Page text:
Gilbert Syndrome

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What is Gilbert’s syndrome?

Gilbert’s syndrome is a genetic condition in which the liver is slow to clear bilirubin from the body. Bilirubin is a substance that comes from the natural breakdown of red blood cells. Normally, bilirubin is removed from the body by the liver, which releases bilirubin into the intestines. In Gilbert’s syndrome, bilirubin breakdown is slow. This can lead to build-up of bilirubin in the liver and mildly elevated levels of bilirubin in the blood.

What causes Gilbert’s syndrome?

Gilbert’s syndrome is inherited, or genetic, and occurs when there is a change (mutation) in our genes. The gene affected is called UGT1A1, and it makes an enzyme that helps clear bilirubin from the body.

Normally, bilirubin enters the liver from the blood and is changed into a form (called conjugated bilirubin) that can be released from the liver into bile ducts (ducts that drain the liver). Conjugated bilirubin then enters the intestines, where it becomes part of the stool and is removed from the body.

Bilirubin is one of the compounds that makes stool appear brown or green. In Gilbert’s syndrome, the enzyme that changes the bilirubin (uridyl glucuronyltransferase) is less active. This less active enzyme processes bilirubin more slowly, causing it to build-up in the body.

What are the signs of Gilbert’s syndrome?

Some people who have Gilbert’s syndrome do not have any symptoms. Others may show signs as a baby or during puberty. The most common sign is jaundice, or yellowing of the skin and/or eyes. The yellow color is caused by high levels of bilirubin in the blood. This is not harmful.

It is less common for people with Gilbert’s syndrome to complain of feeling tired (fatigue) or weak and to have nausea or abdominal pain.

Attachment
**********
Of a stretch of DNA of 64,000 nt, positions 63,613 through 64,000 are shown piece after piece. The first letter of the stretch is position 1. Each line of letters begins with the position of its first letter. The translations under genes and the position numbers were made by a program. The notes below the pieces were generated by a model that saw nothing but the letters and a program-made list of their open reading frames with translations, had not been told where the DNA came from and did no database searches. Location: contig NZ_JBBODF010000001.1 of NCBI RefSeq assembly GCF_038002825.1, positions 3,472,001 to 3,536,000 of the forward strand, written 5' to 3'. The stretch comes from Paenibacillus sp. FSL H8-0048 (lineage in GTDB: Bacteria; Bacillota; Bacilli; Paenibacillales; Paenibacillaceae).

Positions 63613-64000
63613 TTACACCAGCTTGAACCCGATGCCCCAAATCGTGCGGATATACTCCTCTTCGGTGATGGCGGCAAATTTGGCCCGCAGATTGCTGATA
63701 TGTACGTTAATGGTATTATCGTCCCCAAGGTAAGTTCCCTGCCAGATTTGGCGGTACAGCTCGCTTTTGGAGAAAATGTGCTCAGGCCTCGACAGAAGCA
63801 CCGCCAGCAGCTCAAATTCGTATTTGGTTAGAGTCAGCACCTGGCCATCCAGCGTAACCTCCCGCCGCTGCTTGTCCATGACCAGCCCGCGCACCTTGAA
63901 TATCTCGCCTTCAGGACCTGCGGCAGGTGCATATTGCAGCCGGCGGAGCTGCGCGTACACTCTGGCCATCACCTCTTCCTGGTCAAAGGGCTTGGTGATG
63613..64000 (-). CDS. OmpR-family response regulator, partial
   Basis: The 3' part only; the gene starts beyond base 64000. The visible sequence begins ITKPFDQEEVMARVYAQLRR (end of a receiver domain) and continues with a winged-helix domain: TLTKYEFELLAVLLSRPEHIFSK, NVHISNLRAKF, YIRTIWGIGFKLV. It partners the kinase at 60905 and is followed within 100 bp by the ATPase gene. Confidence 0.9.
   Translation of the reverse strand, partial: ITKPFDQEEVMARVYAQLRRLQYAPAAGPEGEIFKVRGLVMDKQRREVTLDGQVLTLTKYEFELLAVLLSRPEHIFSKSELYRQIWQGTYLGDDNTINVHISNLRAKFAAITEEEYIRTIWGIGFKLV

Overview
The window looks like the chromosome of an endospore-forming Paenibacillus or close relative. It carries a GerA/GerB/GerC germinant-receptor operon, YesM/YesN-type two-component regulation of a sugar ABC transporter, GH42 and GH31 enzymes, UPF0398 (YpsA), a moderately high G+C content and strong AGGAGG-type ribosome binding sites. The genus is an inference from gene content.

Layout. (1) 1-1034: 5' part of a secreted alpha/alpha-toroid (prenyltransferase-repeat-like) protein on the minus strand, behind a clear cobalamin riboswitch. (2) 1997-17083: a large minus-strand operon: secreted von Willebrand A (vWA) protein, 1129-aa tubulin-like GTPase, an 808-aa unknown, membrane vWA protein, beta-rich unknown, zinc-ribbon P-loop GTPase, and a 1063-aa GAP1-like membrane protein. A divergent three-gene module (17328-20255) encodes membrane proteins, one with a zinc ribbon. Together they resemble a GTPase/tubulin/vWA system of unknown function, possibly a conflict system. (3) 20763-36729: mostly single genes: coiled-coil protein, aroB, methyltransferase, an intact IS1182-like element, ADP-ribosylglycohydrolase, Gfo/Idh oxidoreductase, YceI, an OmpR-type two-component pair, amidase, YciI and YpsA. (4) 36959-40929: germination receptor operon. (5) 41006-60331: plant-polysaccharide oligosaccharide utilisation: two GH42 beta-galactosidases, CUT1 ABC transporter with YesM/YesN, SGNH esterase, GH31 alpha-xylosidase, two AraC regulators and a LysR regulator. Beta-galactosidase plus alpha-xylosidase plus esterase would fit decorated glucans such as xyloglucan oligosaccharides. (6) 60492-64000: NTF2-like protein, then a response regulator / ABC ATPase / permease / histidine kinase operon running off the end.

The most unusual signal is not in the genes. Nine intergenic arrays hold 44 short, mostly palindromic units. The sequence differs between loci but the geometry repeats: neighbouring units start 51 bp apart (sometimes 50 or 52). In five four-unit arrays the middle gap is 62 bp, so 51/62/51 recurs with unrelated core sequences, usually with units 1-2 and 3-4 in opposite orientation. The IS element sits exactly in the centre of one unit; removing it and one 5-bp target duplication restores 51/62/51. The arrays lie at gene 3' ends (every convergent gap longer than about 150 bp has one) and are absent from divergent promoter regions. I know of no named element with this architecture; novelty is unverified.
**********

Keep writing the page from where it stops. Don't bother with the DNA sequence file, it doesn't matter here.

Episodes of jaundice and other symptoms come and go. They may occur when someone is sick with a viral illness, exercises too much, becomes dehydrated, skips meals or fasts, or is stressed.

Gilbert’s syndrome is often diagnosed after routine blood testing. A physician may be testing to evaluate another condition, such as abdominal pain, and notice slightly elevated bilirubin levels. If total bilirubin levels are high and conjugated bilirubin levels are low, Gilbert’s syndrome is a possible diagnosis.

What causes you to have Gilbert’s syndrome?

Gilbert’s syndrome runs in families who have a change in the UGT1A1 gene. There is no increased risk based on diet, medications, or lifestyle.

How is Gilbert’s syndrome diagnosed?

A diagnosis of Gilbert’s syndrome is usually suspected while checking blood work for other conditions or if a patient has mild jaundice. Your doctor may do some more testing to rule out other problems with the liver or a blood-related condition that causes breakdown of red blood cells, which can explain elevated bilirubin levels.

In Gilbert’s syndrome, there is mild elevation of total bilirubin and low levels of conjugated bilirubin. Other liver tests and blood tests are normal. Genetic testing can also be done to check for a mutation, although this is generally not done because the condition has no negative health implications.

What is the treatment of Gilbert’s syndrome?

Gilbert’s syndrome is a benign condition and requires no specific treatment.

Written by:
 Vania Kasper, MD & Mohit Kehar, MD
Edited by: Athos Bousvaros, MD
Date: May 2021

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North American Society for Pediatric Gastroenterology, Hepatology and Nutrition
The Association of Pediatric Gastroenterology and Nutrition Nurses
North American Society for Pediatric Gastroenterology, Hepatology and Nutrition Foundation
The NASPGHAN Council For Pediatric Nutrition Professionals
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